January 19, 2017

Celebrating Small Successes in Yosemite National Park

It’s been said Yosemite National Park is the crown jewel of America’s national parks. I haven’t been to every national park yet, but I believe it. Although my time in Yosemite was marked by disappointment, I still consider the three days I spent backpacking in the park among the most special memories of my life.

Gaining Perspective

It’s too easy to focus on failure, so when I chose to turn around on the hike up to Half Dome, it colored my Yosemite experience. With time, however, I’ve realized there are reasons to celebrate too. After all, I strapped on a 35-pound backpack and walked up miles of slick granite. That’s no small feat. I camped under the forest canopy and the stars above Little Yosemite Valley amd drank cool water straight from the Merced River. Although I didn’t make it all the way up Half Dome, I saw Yosemite Valley from above with my own eyes. And–so my guide told me–I kept my good humor even in moments of fear and physical exhaustion.

That’s a victory, my friends.

I think back on my time in Yosemite in a series of vignettes: children skipping past effortlessly on the 6.5-mile, uphill Mist Trail. Watching brazen squirrels darting after a wayward M&M. The rushing whitewater of Nevada Falls. The triumph (and relief) when we finally reached the Little Yosemite Valley campground. The reverent hush over the campsite as we bedded down at dusk to prepare for the early morning hike up to Half Dome. I had no idea then what the following day held in store.

Vernal Falls, Yosemite National Park

After deciding not to complete the climb, I waited at the foot of the granite peak for my hiking group to return from the summit. There at the foot of the iconic granite peak, I chatted with a man who’d just finished his seventh ascent to the top in as many years. I spoke with others who, like me, were too afraid or unprepared to make the attempt. Sitting on a log under a hot sun, I pulled out the chocolate I’d packed to celebrate reaching Half Dome’s summit and ate it anyway. Why the hell not? I’d made it this far, hadn’t I? That’s something worth celebrating.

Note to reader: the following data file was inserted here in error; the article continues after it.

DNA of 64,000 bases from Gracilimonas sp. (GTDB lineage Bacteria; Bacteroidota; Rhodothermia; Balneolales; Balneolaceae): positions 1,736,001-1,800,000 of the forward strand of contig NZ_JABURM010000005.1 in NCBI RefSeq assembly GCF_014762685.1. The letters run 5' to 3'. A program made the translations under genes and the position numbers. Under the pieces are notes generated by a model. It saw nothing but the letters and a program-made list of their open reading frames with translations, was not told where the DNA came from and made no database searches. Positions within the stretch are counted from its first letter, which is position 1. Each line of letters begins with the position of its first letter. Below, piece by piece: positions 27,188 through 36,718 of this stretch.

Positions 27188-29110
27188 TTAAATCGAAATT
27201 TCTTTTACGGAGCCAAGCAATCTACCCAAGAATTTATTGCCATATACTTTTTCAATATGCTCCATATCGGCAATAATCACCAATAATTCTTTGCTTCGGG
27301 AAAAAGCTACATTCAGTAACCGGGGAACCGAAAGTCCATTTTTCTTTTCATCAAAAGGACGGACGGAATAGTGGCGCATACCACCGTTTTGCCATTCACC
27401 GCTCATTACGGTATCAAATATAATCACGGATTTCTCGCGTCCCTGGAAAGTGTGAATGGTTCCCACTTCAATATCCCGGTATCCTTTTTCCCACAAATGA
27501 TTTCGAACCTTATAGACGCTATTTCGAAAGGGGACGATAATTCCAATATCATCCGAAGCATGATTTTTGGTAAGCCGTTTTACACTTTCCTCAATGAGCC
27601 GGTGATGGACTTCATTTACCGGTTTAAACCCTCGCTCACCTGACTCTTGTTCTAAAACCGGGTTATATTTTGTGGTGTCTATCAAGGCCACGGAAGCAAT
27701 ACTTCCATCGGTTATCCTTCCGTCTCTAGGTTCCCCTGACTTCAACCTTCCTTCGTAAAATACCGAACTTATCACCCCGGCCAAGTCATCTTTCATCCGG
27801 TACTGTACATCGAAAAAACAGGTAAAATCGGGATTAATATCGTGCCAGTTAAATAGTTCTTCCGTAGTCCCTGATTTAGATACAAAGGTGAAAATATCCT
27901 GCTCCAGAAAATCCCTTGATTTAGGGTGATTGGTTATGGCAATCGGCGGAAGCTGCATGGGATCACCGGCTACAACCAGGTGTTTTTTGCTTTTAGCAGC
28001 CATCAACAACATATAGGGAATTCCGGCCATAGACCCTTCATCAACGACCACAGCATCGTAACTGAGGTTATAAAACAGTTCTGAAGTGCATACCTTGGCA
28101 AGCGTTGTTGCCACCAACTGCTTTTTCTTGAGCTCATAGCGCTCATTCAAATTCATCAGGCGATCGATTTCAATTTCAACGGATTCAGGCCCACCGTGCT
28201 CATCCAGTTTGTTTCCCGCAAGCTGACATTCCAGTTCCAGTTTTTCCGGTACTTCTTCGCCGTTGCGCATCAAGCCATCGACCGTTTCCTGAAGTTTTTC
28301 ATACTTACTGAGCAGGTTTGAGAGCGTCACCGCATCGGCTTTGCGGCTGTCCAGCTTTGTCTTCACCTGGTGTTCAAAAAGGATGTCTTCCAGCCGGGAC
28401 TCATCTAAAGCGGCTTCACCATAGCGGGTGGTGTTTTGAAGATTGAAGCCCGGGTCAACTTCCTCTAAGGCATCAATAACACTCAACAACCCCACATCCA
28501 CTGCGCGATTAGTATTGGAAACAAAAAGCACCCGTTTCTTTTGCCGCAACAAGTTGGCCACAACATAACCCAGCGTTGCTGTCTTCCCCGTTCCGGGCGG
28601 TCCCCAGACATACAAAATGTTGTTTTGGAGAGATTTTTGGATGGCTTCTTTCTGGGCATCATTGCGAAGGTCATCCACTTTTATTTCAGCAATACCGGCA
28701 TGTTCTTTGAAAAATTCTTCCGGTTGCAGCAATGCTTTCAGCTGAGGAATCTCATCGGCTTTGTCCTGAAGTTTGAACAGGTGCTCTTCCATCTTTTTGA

Munching on my summit chocolate at the base of Half Dome.

You Only Fail When You Don’t Try

It’s taken me a long time to realize that the experience, with its highs and lows, has been yet another highlight in my life. I look back on Yosemite and Half Dome as another chapter in what I hope is a life worth reading about. A reminder that small victories matter just as much as big ones. And that failure in pursuit of something big and meaningful is much better than never making the attempt at all.

YOLO, indeed.

4 Responses to Celebrating Small Successes in Yosemite National Park

  1. I love this post and I totally get it! I had an experience in New Mexico at a healing retreat in the wilderness about 7 years ago. I went there, after a break-up, thinking that I was going to do a ‘fire watch’ (stay up all night by myself in the dark tending a fire). I’m afraid of the dark and it was truly the wilderness there, so I chickened out.

    For a while, I beat myself up, thinking that I’d failed. Months later, I realized that I had not. The fact that I even spent the night in a cabin there by myself was a big deal. Maybe someday, I’ll do a fire watch, but not until or unless the time is right.

    And I agree that small victories matter as much as the bigger ones. You should feel proud that you did what you did.

    PS: Love that pic of you enjoying the chocolate!!

    • Marsha says:

      Lisa, I’m actually surprised to admit you’re afraid of anything. You’ve always seemed so fearless to me. Thanks for validating how I feel and sharing your experience! 🙂

  2. Ekua says:

    Love this and totally get it. I’ve had moments like this where I didn’t go as far as I wanted to, but had to celebrate how far I DID go.

    • Marsha says:

      Thanks, Ekua! I’m trying to learn not to be so focused on the goal that I lose sight of the act. That journey/destination dichotomy all over again…